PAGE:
Giving Compass' Take:

• Vivianne Ming, a theoretical neuroscientist, and co-founder of Socos Labs in Berkeley, California, discusses various approaches to minimizing the risk of getting biased outcomes from AI. 

• How can stakeholders across fields work together to maximize the benefits of AI and mitigate potential problems? 

• Read about why AI needs to reflect society's diversity.

Vivienne Ming, a theoretical neuroscientist and cofounder of Socos Labs in Berkeley, California, defines artificial intelligence (AI) as “any autonomous and artificial system that can make a decision under uncertainty and make expert human judgements cheaper, faster, and increasingly, in some domains, better than a human can.”

Using that definition, AI powers many of today’s popular technological services: ride-sharing, email communication, facial recognition, mobile banking, music recommendations, and social media.

AI has already been widely applied across business, social, and government sectors. But if it’s not applied carefully, AI can lead to distorted results or decisions and potentially exclude historically marginalized or underrepresented populations.

On a recent episode of the Urban Institute’s podcast, Critical Value, Ming discusses three approaches to minimize the risk of AI supporting problematic or biased outcomes.

  1.  Conduct regular audits If AI is trained on biased data and learns from biased samples, the system can reproduce bias that originated from discriminatory human decisions and practices.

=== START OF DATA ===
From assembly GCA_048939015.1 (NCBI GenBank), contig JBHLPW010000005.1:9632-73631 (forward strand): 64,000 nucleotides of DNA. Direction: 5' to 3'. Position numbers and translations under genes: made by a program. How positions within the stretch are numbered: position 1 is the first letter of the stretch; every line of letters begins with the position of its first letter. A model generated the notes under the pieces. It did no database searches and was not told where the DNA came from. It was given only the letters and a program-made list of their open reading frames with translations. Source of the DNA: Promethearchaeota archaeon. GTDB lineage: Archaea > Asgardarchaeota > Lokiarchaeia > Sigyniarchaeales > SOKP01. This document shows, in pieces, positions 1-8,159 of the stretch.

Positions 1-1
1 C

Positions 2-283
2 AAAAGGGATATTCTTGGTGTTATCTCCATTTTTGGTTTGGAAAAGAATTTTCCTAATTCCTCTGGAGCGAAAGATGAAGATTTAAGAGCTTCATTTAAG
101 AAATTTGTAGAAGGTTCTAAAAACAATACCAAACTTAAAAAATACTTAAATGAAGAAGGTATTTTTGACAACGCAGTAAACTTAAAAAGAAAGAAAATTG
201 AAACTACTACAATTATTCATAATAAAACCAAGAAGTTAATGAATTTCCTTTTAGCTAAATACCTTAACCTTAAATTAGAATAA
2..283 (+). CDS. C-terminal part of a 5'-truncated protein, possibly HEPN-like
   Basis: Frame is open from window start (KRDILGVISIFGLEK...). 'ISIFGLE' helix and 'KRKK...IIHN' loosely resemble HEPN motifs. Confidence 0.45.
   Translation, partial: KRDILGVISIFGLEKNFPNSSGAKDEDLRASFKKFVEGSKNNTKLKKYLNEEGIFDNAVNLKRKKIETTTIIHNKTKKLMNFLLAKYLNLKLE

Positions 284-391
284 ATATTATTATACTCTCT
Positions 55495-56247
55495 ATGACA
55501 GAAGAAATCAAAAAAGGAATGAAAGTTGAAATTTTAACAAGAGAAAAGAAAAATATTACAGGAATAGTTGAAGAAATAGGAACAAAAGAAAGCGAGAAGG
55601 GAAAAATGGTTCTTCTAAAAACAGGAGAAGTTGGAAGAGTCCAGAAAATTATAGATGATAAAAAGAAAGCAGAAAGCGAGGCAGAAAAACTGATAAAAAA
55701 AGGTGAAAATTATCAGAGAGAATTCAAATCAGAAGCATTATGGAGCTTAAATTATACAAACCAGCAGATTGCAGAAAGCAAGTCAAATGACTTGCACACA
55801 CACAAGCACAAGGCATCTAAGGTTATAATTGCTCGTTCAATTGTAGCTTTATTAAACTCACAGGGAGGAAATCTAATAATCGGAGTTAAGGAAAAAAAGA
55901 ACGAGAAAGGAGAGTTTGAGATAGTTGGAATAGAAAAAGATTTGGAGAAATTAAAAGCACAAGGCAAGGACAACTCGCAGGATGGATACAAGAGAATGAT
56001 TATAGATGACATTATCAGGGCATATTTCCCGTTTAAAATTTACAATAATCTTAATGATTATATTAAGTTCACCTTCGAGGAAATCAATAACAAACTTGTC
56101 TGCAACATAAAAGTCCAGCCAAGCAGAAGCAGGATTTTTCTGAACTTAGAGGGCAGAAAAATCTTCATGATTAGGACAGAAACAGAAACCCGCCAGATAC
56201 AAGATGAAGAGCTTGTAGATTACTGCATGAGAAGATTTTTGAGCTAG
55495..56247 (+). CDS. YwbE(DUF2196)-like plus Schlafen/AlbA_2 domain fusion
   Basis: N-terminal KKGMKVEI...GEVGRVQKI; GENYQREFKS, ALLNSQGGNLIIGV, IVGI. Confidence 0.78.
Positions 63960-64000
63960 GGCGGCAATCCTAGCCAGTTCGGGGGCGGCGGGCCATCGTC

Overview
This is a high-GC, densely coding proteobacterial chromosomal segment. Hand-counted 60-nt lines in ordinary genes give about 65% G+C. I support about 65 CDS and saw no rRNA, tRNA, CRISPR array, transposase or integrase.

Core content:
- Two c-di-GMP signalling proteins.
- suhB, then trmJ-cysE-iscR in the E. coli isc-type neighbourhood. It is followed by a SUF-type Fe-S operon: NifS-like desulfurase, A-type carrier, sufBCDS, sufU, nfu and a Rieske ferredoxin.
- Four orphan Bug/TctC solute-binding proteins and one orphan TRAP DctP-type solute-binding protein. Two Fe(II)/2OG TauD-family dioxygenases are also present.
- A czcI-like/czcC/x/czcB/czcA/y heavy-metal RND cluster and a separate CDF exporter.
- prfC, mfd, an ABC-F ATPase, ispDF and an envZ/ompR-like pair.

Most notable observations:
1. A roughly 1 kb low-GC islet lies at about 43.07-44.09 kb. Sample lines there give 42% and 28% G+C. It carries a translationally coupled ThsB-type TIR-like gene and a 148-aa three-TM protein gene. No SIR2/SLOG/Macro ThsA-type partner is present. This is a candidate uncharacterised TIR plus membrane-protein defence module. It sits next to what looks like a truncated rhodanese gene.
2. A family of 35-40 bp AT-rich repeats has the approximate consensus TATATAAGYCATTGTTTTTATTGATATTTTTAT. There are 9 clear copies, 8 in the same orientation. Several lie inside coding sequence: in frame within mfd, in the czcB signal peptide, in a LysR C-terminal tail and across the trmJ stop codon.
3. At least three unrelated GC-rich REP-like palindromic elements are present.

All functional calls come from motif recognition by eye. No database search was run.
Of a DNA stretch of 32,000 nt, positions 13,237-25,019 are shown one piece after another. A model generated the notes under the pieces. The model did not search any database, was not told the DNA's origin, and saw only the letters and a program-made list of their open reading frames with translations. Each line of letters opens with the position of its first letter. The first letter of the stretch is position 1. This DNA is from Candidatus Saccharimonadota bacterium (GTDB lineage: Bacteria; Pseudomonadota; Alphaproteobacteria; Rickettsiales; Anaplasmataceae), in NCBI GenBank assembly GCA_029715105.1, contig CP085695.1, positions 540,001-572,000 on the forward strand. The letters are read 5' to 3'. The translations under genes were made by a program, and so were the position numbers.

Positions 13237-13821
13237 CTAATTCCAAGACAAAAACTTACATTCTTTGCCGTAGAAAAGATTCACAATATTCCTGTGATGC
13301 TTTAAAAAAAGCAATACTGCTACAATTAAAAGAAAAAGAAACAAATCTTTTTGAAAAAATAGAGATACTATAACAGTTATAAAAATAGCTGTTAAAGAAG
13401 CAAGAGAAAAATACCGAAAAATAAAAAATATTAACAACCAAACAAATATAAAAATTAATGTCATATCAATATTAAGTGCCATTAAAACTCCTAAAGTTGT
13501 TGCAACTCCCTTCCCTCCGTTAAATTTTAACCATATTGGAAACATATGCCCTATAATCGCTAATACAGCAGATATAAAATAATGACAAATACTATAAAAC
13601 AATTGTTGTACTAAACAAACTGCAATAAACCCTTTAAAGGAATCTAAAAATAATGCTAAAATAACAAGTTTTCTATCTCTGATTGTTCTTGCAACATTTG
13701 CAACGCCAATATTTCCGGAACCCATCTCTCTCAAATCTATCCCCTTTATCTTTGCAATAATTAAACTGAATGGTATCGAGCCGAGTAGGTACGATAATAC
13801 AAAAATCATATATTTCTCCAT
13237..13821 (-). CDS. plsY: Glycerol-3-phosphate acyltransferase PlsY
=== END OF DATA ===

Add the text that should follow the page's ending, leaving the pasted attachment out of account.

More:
2.  Involve strong regulatory institutions According to Ming, AI can unlock new realms of scientific research and tackle challenging social issues. But AI must meet existing standards, and any new standards we establish, to reach its greatest potential. Strong regulatory institutions can design a framework to develop new technical standards, ethical guidelines, and public policies to maximize the benefits of AI.
  3. Empower and educate people Bridging the AI education gap may help society deal with AI’s impacts as they come. People trained in a range of AI-related skills, including machine learning, programming, distributed computing, and data science and engineering, can provide insight on data analysis, management, and regulation.

AI can support clearer decisions and efficiency across our society, but we need to prepare and equip institutions and people to maximize the benefits and ensure they are shared equitably.

Read the full article about understanding AI and its benefits by Jacinth Jones at Urban Institute.